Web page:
Chickpea Falafel

19 Sep

It’s been an eventful few days!  Yesterday alone, my cable internet quit working, my computer was threatening issues with the motherboard, and my phone seemed determined to thwart me at every turn.  Whatever ill-fated star was passing over the realm of electronics yesterday, however, seems to have gone on its way today.  I’m hoping.  Anyway, I’m back, and I’ve even found the time to share a new recipe.  (Though I’ve also discovered that if I continue to cook at the rate I started, I rapidly overreach the limited confines of my fridge and freezer.  The woes of cooking for one person.)

At any rate, I’ve been on a quest for foods that can be made in batches and prepared in advance for use in lunches or dinners during the week, when I have less spare time and a diet to keep in mind.  I’ve been craving falafel for a couple of weeks, and only whetted my appetite when I ate some last weekend, so I figured it was time to bite the bullet and experiment with recipes until I found something that worked.  My chickpeas were soaking, of course, when the internet and then my computer decided to take a vacation, leaving me with a lot of free time, a few sketchily-remembered details from the recipes I’d glanced at, and a heap of frustration.

What I ended up with did turn out pretty good.  Which is good, because it means I have lunches to eat for the rest of this week.

1 cup dried chickpeas
1 medium onion, chopped
2 cloves garlic, chopped
2-3 stalks of cilantro, chopped
1/4 tsp cumin
red pepper flakes (to taste)
salt & pepper (to taste)
4 tbsp all-purpose flour
1/4 tsp baking powder

Start by soaking your chickpeas in advance for 8-24 hours.  Allow about 2 inches of water above the beans, for them to expand.  After soaking, drain them, toss them in a pot and fill with fresh water.  Bring to a boil, skim the foam off the top, turn the heat down to keep them simmering, and cover for about an hour.  When finished, they should be tender enough to bite into or mash.  If you’re short on time, use about 2 cups of drained canned chickpeas, instead.

Blend the chickpeas, onion, garlic, cilantro, cumin, and red pepper flakes in a food processor until the result is a thick paste.  Add salt & pepper to taste, flour, and baking powder, mixing well.  Put the mixture in the fridge to rest and chill for an hour or two.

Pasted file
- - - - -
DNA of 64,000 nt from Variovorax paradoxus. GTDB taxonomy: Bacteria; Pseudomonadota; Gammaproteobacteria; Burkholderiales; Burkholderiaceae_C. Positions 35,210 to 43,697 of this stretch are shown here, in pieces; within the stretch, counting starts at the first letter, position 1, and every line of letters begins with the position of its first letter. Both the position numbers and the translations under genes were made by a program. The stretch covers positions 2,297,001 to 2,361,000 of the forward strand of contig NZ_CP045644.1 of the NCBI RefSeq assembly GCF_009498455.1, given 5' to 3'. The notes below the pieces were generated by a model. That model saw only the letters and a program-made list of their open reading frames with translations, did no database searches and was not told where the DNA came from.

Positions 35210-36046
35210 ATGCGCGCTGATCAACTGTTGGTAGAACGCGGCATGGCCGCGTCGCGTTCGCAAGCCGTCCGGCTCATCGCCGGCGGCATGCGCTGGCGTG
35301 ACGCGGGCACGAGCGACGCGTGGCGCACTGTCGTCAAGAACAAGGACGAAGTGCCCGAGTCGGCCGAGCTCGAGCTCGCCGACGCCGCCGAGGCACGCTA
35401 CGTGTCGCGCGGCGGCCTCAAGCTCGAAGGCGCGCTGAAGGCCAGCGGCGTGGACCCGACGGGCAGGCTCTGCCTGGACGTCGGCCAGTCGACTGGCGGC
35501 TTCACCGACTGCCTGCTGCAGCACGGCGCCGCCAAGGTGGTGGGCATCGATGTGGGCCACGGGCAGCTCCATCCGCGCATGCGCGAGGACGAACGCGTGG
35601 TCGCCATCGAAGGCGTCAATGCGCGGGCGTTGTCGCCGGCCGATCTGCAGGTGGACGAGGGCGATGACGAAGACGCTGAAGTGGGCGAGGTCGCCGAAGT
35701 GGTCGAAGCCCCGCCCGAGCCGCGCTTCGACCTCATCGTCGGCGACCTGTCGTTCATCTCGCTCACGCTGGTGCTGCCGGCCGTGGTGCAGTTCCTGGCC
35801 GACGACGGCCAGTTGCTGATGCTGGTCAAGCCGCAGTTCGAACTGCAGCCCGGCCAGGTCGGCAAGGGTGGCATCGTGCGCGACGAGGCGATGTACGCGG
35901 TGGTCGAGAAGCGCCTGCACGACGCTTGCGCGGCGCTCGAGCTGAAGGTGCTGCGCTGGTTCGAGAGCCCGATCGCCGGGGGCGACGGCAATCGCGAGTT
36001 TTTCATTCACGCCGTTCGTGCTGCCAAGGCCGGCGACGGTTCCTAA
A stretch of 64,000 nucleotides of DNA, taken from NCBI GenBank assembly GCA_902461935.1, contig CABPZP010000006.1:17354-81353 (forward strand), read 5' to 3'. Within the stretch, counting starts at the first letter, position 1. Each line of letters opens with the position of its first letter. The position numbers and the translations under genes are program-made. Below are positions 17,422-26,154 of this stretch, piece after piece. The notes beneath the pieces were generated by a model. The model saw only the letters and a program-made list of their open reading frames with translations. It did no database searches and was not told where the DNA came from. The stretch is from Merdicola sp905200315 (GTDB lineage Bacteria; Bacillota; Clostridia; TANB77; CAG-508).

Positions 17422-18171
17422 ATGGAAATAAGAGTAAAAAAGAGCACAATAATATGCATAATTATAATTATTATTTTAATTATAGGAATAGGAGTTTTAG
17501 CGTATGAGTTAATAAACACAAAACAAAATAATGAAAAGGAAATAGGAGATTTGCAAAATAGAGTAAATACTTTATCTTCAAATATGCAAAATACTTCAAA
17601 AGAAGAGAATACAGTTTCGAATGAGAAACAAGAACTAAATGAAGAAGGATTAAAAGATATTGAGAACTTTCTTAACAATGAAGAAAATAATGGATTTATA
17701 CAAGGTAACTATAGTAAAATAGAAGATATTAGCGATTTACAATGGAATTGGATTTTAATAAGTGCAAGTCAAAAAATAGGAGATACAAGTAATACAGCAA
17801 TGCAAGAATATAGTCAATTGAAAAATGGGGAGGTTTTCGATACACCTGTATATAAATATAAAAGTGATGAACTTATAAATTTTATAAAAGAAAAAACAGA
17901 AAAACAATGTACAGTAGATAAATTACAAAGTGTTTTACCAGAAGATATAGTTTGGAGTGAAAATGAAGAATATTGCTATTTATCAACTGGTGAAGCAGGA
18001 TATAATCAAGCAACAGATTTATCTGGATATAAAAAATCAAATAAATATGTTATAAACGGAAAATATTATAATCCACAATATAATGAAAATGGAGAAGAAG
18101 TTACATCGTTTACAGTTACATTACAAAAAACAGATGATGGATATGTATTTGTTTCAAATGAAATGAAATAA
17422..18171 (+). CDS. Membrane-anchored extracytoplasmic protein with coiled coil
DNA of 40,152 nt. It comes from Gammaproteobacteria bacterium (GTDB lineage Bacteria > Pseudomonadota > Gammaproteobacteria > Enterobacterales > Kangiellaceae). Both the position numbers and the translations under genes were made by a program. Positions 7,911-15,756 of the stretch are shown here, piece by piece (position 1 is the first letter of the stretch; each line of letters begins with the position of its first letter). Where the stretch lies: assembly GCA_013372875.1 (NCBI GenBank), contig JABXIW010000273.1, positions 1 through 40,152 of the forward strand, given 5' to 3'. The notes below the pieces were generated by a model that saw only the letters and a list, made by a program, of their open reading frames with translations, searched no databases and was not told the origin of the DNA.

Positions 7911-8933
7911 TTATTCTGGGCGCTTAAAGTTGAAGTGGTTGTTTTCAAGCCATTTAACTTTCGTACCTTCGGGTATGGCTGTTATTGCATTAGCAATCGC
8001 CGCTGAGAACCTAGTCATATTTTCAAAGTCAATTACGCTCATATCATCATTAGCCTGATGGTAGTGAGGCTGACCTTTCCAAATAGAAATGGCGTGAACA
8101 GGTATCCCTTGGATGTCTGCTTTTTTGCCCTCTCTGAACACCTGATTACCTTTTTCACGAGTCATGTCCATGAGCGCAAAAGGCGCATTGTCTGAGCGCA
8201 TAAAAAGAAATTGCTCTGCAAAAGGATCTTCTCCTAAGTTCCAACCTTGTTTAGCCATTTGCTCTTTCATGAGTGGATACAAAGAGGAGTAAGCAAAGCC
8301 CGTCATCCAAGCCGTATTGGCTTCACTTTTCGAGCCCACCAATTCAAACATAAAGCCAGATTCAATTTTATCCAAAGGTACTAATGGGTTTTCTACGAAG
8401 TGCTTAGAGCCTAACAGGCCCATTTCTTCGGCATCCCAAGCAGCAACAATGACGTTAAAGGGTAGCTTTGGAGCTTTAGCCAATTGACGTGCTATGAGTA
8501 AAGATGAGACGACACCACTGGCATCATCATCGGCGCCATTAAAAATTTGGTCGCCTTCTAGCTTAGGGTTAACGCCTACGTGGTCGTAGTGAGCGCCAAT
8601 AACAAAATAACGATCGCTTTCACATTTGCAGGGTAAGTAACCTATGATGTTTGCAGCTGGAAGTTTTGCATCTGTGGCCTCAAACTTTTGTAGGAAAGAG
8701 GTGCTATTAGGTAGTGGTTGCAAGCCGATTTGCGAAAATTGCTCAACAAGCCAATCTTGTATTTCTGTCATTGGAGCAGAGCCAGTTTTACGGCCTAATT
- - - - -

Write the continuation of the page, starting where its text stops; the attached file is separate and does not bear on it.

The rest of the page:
When you’re ready to continue, shape the paste into ping-pong-sized balls, flattening them slightly.  (At this stage, the uncooked falafel could be individually frozen for later cooking.  If you do, make sure they’re on a baking sheet or wax paper and not touching each other so they don’t turn into a solid mass.)

Heat oil to 350°F.  If deep-frying, the falafel won’t need to be flipped.  If shallow-frying, monitor each batch and turn them when they are crispy golden brown on the bottom.  Remove from oil when equally crispy on both sides, and set aside on a plate to cool and drain.  Add a dash of extra salt if desired.  If chilled before frying, a lot of oil shouldn’t penetrate into the falafel before the outside develops a nice crispy shell.

Serve with a dollop of plain yogurt or tzatziki sauce, pickles, chopped tomato, and onion in a warm pita or tortilla. Add a smear of hot sauce, if you like it spicy.  Alternatively, use them for some protein in your next salad.

Makes about 45 falafel.

2 Responses to “Chickpea Falafel”

  1. Quinn at 1:37 pm #

    Keep the recipes coming. These are great


  1. Turkish Yogurt Soup | Oddvocado -

    […] than a can of soda–believe me, you only want to accidentally put sweet vanilla yogurt on your falafel once to lose all taste for ever making that mistake again.  Anyway, I made a batch of unsweetened […]

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